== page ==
Available generation capacity in Nigeria’s power sector fell again in 2022, plummeting from 6,336.52 megawatts in 2021 to 5,346.82 MW last year, the latest generation trend data showed. electricity seen in Abuja on Monday.

It was also noted that the annual capacity payment loss to power generation companies had risen to N1.8 trillion as the data in the paper showed a decrease in average power used in 2022.

Figures obtained from power generation companies indicated that while the average amount of electricity used in 2021 was 4,118.98 MW, it dropped to 3,940.54 MW in 2022.

The Power Generation Trend (2013 – 2022) document showed that Nigeria’s average available generation capacity has fluctuated between 4,000MW and 7,700MW since the sector was privatized in 2013.

In addition, the average generation used ranged from 3,000MW to 4,000MW during the nine-year review period, while unused generation ranged from 1,000MW to 3,700MW.

Figures in the paper show that Nigeria’s average available power generation capacity in 2013, 2014, 2015 and 2016 was 4,214.32 MW; 6,154.05 MW; 6,616.28 MW; and 7,039.96 MW respectively.

In 2017, 2018, 2019 and 2020, the average available generation capacity figures were 6,871.26 MW; 7,506.23 MW; 7,381.67 MW; and 7,792.51MW respectively.

As of 2018, the figures continued to decline, being those of 2021 and 2022 of 6,336.52MW and 5,346.82MW respectively.

For the average generation used, the Gencos report indicated that in 2013, 2014, 2015 and 2016, the amount of electricity used was 3,183.51 MW; 3,419.1 MW; 3,606.05 MW; and 3,212.02 MW respectively.

The average power used in 2017, 2018, 2019 and 2020 was 3,599.33 MW; 3,807.22 MW; 3,782MW; and 4,050.07 MW respectively.

For 2021 and 2022, the average amount of electricity used was 4,118.98 MW and 3,940.54 MW, respectively, according to figures from power generating companies.

Gencos also stated in the document that the total loss of capacity payment to power producers from 2015 to 2022 had risen to N1.8tn.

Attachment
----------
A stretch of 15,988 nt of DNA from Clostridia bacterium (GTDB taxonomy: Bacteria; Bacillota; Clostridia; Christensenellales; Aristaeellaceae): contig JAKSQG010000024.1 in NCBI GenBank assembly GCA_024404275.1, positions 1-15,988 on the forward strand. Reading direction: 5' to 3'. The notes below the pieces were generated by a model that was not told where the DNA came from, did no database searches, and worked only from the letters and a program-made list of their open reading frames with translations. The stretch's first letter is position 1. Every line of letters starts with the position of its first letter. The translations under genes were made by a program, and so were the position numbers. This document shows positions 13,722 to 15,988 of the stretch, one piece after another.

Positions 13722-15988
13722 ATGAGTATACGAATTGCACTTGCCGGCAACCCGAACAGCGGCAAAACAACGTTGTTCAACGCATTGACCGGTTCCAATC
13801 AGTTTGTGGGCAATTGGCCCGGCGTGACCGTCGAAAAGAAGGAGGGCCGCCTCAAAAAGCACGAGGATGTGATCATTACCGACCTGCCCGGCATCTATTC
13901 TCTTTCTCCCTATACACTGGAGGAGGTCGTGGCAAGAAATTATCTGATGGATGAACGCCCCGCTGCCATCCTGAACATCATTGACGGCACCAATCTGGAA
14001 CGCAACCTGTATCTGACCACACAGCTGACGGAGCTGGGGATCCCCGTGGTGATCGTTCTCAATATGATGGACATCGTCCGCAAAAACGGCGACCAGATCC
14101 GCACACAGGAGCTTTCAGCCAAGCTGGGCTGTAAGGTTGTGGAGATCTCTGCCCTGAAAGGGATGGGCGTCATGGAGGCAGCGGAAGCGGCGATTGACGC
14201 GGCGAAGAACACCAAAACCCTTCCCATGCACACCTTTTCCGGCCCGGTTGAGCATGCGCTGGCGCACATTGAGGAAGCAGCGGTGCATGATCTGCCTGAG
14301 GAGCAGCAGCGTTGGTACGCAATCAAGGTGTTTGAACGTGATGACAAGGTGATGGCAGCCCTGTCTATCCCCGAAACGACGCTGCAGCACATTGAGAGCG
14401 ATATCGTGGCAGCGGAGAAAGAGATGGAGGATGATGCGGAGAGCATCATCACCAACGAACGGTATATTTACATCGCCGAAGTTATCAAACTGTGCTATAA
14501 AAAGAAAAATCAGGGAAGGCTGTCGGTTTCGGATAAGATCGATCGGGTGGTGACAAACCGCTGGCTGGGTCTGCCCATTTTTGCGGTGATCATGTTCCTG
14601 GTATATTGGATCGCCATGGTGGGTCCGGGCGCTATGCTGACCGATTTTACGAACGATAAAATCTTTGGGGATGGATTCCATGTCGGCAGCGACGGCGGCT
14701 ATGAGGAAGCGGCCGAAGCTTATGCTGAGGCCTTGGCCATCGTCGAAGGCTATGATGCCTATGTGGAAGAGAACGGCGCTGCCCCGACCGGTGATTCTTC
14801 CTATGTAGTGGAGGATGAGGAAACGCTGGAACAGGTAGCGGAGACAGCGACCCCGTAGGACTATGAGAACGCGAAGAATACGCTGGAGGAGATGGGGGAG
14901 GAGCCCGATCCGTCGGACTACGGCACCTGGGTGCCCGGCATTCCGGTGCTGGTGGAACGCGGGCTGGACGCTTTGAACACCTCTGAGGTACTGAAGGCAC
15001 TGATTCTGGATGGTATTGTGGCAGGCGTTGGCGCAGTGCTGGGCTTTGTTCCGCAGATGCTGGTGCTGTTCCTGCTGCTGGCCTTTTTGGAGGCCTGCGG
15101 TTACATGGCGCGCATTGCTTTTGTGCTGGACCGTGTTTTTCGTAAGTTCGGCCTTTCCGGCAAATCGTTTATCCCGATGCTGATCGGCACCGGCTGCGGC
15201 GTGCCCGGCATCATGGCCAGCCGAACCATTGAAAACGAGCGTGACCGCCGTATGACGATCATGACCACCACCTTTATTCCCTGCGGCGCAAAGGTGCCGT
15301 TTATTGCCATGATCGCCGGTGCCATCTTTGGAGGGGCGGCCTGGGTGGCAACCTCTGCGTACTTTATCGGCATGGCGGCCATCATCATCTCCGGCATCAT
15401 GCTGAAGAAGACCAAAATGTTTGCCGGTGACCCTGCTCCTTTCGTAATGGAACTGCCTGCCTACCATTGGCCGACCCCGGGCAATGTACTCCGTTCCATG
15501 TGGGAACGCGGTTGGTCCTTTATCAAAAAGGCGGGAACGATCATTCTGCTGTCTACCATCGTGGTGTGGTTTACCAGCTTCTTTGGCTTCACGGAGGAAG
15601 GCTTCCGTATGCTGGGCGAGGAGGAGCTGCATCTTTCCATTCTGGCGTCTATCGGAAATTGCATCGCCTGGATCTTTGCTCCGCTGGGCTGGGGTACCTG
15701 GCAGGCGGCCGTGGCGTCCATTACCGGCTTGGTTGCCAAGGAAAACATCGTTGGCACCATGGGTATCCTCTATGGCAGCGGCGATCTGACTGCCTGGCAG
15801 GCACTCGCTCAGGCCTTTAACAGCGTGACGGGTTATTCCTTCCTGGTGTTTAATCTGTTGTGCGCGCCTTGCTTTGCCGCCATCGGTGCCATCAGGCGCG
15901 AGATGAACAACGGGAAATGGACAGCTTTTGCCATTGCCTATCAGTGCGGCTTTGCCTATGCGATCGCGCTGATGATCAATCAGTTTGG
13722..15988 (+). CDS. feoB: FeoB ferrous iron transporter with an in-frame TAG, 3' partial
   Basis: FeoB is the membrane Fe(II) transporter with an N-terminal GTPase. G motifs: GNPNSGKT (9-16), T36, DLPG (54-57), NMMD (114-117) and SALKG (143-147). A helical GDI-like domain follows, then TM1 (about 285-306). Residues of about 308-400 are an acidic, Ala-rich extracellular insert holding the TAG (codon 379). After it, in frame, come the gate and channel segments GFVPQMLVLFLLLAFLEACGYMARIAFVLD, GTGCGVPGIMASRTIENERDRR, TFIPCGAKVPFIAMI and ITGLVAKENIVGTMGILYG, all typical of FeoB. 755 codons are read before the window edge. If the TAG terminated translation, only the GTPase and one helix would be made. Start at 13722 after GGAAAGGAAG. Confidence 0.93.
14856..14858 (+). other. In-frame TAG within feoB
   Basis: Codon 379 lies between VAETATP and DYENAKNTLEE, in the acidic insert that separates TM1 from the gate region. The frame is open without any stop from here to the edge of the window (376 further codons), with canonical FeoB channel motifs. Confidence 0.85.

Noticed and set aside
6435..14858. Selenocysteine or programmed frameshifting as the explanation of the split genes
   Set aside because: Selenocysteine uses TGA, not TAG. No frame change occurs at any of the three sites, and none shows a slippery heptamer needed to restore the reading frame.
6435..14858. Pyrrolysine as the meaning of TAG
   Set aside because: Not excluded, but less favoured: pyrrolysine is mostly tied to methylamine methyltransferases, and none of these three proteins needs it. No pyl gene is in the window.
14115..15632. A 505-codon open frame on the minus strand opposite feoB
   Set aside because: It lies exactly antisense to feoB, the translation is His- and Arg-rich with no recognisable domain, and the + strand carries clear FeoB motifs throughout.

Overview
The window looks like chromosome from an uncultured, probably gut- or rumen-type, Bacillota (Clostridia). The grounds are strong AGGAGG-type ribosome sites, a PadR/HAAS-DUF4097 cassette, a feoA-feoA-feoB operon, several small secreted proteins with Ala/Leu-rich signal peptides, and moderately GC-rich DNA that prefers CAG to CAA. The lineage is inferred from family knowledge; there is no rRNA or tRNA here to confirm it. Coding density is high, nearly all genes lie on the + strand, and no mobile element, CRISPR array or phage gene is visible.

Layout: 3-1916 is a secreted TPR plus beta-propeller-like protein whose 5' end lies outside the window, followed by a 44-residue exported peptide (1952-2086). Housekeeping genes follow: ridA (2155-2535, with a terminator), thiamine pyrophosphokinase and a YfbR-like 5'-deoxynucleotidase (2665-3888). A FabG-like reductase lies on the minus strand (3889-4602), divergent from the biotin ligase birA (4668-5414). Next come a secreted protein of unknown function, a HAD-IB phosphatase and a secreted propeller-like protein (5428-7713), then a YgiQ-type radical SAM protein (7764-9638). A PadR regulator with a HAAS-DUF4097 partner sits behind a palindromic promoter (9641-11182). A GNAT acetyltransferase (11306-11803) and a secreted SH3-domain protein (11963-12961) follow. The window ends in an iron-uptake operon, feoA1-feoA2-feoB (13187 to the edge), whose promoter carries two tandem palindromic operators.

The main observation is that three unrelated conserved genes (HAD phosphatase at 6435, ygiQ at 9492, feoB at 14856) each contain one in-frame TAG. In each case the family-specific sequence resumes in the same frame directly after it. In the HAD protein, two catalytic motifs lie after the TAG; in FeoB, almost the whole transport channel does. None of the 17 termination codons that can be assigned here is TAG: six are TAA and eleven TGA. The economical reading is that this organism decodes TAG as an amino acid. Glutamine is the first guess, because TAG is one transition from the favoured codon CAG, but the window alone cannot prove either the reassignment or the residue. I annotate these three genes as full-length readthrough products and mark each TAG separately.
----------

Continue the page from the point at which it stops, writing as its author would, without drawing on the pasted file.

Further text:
The report showed that in 2015, 2016, 2017 and 2018, the annual capacity payment loss was N214.93bn, N273.32bn, N236.47bn and N264.08bn respectively.

For 2019, 2020, 2021 and 2022, the annual capacity payment loss figures were set at N256.97bn, N266.1bn, N159.86bn and N132.19bn respectively.

Commenting on the development, Association of Power Generation Companies Executive Secretary Joy Ogaji said the sector was only seeing growth of around 100MW in power generation a year.

He wondered if the vision of generating around 30,000 MW in Nigeria by 2030 was feasible and stressed that with the trend in power generation over the years, one could project the future of electricity production in Nigeria.

Ogaji said: “100MW annual growth. We can easily project in 20 years where we can be, apart from the political projection of megawatts. Do we really have a market? If so, what are the dynamics that sustain it?

“Is the 2030 vision viable? At 100MW per year by 2030, we only need to add 700MW and we can predict our target. Is the projection of 30,000 MW realistic?

The vice president of the Nigerian Labor Congress, Joe Ajaero, recently described Nigeria’s energy sector as a failure, noting that both the federal government and operators have failed to meet the expectations of electricity consumers across the country.

The Federal Government, however, opposed the workers’ position, arguing that the energy sector was now in good health despite the challenges facing the industry.

But Ajaero, who serves as the Secretary General of the National Union of Electricity Employees, told our correspondent that the amount of electricity produced in the sector had not increased since the sector was privatized in November 2013.

He said the stagnation in power generation had continued despite the persistent increase in consumer demand for electricity.

Asked to talk about the performance of the sector in 2022, Ajaero said: “If you are looking at the power sector, since you asked me to use a word to qualify it, the power sector is a failed sector. It’s a bankrupt sector, and that means it’s going down, down, down.

“This is because the megawatts produced in this sector have remained constant, while the demand for it increases day by day. If Nigeria had some conscious master plan, it would have ensured that energy production grows to meet demand.”